Chrome Plating Faces 2024 EU Ban Over Cancer Fears | Carscoops

California has already voted to outlaw chrome because of the toxic gases given off in its creation

Classic car owners in Europe might want to start stockpiling bumpers grilles, hubcaps, wire wheels and exhaust tailpipe finishers. Why? Because if the EU gets its way the chrome that gives each their shiny finish will be outlawed. Matt Chrome Electroplating On Plastic

Chrome Plating Faces 2024 EU Ban Over Cancer Fears | Carscoops

The EU has proposed a ban on the production of hexavalent chromium from 2024 due to the carcinogens released into the air during its production. The gases are said to be 500 times more toxic than diesel and can cause serious health problems including lung cancer.

A report from Autocar notes that chemical fume depressants can curb these emissions, but they come with their own issues because they contain Perfluoroalkyl and Polyfluoroalkyl Substances (PFAS), which are also toxic. California has already voted to outlaw chrome plating, but not until 2039, some 15 years after the proposed introduction of Europe’s ban.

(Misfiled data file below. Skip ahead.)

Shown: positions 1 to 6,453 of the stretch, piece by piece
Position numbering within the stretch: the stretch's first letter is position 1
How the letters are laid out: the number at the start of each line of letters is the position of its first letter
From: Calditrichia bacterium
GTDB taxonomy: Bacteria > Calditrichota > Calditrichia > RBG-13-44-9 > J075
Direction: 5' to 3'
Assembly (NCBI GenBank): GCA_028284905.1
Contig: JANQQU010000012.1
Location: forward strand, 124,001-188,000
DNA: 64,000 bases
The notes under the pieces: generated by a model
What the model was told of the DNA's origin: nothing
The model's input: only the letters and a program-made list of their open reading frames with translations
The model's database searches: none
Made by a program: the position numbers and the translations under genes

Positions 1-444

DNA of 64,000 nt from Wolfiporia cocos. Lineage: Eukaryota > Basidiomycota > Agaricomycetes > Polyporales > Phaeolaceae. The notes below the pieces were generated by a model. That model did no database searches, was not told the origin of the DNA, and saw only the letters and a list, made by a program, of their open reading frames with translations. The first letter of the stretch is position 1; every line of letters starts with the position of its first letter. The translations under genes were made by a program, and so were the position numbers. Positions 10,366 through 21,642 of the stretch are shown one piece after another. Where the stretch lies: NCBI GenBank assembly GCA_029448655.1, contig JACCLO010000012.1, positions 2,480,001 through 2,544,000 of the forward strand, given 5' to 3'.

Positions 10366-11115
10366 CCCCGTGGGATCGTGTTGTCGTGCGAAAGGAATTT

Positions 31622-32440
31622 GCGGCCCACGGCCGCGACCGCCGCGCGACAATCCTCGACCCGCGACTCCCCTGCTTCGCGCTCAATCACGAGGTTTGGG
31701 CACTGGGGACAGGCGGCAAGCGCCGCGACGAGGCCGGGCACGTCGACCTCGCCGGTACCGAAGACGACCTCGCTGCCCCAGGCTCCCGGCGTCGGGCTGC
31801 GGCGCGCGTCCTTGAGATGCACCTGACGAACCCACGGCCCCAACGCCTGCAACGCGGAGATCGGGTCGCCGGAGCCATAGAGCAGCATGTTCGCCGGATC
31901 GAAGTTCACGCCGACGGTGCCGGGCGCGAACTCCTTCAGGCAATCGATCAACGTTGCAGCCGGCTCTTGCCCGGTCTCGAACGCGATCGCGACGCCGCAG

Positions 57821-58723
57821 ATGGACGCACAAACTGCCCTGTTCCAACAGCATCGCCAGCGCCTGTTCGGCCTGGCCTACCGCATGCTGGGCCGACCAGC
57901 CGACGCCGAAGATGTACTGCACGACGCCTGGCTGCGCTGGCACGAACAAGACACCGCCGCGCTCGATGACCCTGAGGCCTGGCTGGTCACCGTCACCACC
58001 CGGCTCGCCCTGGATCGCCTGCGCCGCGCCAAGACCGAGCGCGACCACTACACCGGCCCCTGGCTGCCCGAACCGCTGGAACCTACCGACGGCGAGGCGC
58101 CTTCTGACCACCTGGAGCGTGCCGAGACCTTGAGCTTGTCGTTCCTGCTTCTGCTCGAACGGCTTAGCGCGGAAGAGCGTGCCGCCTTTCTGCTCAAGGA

Related: California Bill Seeks To Make It The First Place On Earth To Ban Chrome Plating

Chrome was heavily used for decades in the auto industry to add glitz and a level of corrosion protection to exterior metals, and also for engine parts like valves. But though it is possible to chrome plate-plastic, as we understand it none of the chrome you see on modern European cars uses hexavalent chromium. That’s because the substance was banned along with lead and mercury for any car sold after July 2003 as part of the EU’s end-of-life vehicle directive aimed at stopping hazardous materials contaminating the environment when a car is scrapped.

But even if the ban won’t affect companies making new cars, it will have a potentially huge impact on firms working in the classic sector, and other non-automotive industries who still use traditional chrome plating. Some will be able to switch to the alternative, less harmful, trivalent chrome, but experts say retrofitting a business to use it can be expensive and the finish is less aesthetically pleasing.

Chrome Plating Faces 2024 EU Ban Over Cancer Fears | Carscoops

Trivalent Chromium In the aerospace industry, the other big user of chrome parts in the U.S., trivalent chrome doesn’t meet the U.S. Department of Defense’s specifications for thickness, hardness, and corrosion resistance, which is why the industry has been being given more time to phase the process out.